The Pretoria NBG embarked on a number of major new developments after being granted funding from the Poverty Relief Fund of the Department of Environmental Affairs and Tourism for urgently needed tourist and education facilities. The funding of R2.2 million was awarded on the basis that the development of infrastructure at this Garden would not only provide temporary employment for local people, but also provide a measure of long-term employment through envisaged increased tourism. It will also offer additional environmental education opportunities to local learners. Work on the new Visitors' Centre, Education Centre and upgrade of the parking area began in August 2001 and was completed by March 2002.
A new garden trail on the theme of Edible Fruits was developed and further plants were added to the Garden's already extensive collection of aloes, euphorbias and Madagascan plants. A section of the Aloe koppie was used for an Aloes for Africa display, including African, Madagascan and Saudi Arabian aloes.
New plantings of typical forest plants grown from seed collected from the forests of Zululand were done in the Afromontane Forest area. Major tree planting at the concert stage and waterfall area was undertaken, as well as landscaping of the areas around the new Visitors' Centre and Education Centre. Theft of cycads in the Garden has been controlled thanks to increased security. The traditional medicinal plants garden demanded much maintenance as this area is very popular with both visitors and school groups.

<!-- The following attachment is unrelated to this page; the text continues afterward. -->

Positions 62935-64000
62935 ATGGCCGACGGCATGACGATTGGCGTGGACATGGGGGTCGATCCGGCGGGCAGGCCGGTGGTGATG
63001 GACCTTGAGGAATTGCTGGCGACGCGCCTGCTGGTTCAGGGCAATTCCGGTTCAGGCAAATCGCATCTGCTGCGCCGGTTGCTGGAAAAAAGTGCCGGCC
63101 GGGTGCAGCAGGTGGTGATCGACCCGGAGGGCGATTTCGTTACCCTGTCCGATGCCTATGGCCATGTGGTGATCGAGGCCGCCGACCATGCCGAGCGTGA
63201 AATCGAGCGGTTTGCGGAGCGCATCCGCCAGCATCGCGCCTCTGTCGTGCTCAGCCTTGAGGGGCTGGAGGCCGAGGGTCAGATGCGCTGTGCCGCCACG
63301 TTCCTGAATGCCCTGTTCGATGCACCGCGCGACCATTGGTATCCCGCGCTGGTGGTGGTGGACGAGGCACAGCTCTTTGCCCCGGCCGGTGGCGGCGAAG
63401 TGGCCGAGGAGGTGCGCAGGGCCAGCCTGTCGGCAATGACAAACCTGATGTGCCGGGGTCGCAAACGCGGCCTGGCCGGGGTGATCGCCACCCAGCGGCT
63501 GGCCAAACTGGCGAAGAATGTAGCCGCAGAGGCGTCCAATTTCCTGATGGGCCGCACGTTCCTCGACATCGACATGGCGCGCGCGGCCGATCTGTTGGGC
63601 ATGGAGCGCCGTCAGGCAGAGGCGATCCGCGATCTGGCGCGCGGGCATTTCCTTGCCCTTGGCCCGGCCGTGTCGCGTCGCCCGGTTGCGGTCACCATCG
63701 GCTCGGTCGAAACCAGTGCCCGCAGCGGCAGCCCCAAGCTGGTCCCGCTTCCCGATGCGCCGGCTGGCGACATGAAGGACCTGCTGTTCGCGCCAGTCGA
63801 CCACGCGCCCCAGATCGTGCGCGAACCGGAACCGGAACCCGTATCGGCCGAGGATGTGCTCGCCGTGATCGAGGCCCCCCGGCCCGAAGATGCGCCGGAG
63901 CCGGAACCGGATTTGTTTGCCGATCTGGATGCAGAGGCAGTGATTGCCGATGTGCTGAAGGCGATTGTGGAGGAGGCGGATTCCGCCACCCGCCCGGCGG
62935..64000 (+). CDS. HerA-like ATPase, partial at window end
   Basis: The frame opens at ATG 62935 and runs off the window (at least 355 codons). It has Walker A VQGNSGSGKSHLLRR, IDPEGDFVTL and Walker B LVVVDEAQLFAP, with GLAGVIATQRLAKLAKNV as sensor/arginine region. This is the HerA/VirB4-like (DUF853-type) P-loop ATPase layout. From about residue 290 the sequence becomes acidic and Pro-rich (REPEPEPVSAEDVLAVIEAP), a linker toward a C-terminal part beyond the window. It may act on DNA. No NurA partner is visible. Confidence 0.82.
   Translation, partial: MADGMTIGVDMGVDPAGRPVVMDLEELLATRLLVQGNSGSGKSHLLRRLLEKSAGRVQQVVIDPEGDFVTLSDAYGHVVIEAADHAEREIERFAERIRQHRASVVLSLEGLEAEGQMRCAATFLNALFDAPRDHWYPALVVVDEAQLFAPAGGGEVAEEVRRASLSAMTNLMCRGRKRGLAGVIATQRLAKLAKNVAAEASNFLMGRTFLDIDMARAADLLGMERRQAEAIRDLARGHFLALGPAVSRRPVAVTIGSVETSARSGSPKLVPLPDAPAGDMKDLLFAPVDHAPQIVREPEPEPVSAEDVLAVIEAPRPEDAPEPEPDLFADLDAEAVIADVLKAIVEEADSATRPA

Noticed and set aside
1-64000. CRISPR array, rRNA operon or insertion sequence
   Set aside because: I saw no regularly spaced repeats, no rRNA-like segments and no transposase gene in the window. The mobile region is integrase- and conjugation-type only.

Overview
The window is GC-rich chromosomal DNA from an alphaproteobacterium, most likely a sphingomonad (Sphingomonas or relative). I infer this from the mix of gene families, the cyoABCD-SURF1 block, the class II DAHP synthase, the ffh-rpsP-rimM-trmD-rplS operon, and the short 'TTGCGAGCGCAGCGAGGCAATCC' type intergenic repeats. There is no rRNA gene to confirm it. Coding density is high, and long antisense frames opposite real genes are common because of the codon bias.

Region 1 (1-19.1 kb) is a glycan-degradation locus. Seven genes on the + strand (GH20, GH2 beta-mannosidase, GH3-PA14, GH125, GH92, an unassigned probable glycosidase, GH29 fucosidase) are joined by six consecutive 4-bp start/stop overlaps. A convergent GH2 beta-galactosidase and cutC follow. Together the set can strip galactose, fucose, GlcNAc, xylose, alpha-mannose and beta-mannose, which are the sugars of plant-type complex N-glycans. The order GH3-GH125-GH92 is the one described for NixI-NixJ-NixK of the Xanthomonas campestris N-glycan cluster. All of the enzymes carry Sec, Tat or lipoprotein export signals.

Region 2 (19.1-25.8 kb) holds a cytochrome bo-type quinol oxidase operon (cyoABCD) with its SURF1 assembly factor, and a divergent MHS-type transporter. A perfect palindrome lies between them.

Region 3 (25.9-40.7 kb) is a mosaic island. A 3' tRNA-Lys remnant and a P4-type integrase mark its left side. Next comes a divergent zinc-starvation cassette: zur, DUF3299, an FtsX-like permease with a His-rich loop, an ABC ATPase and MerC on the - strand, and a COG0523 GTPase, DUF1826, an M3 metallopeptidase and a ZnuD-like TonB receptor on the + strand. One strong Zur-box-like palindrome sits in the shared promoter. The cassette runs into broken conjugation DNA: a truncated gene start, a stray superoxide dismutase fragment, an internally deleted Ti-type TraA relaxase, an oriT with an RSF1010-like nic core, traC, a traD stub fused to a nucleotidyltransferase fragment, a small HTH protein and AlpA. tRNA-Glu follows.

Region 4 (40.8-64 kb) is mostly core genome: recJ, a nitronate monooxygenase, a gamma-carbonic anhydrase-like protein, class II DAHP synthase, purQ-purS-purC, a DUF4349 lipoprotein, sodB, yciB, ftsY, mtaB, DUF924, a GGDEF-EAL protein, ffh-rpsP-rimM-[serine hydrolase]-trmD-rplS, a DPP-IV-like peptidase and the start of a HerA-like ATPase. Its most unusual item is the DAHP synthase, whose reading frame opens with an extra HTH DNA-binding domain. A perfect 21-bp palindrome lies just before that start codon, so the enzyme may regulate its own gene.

A Garden Expo organized by the Botanical Society and Rotary was held in the Garden as well as a Magic of Christmas show and craft market. The popular annual K-TV Market Day again attracted a number of younger visitors to the Garden.
Garden staff arranged exhibits at the Pretoria International Show and the Kyalami Outdoor Show and assisted education staff with the planting of a newly developed indigenous garden at Banareng Primary School.
On the conservation front, success was enjoyed with the flowering for the first time of a rare Amaryllis paradisicola following a specialized feeding programme. The Pretoria NBG, along with the Witwatersrand NBG, is involved in a joint conservation project on the rare Protea roupelliae subsp. hamiltonii and a number of trips were undertaken to collect vegetative material of this plant. Garden staff also assisted the Rare and Endangered Species Unit and the forensic laboratory of the SA Police Services in various cases of stolen cycads.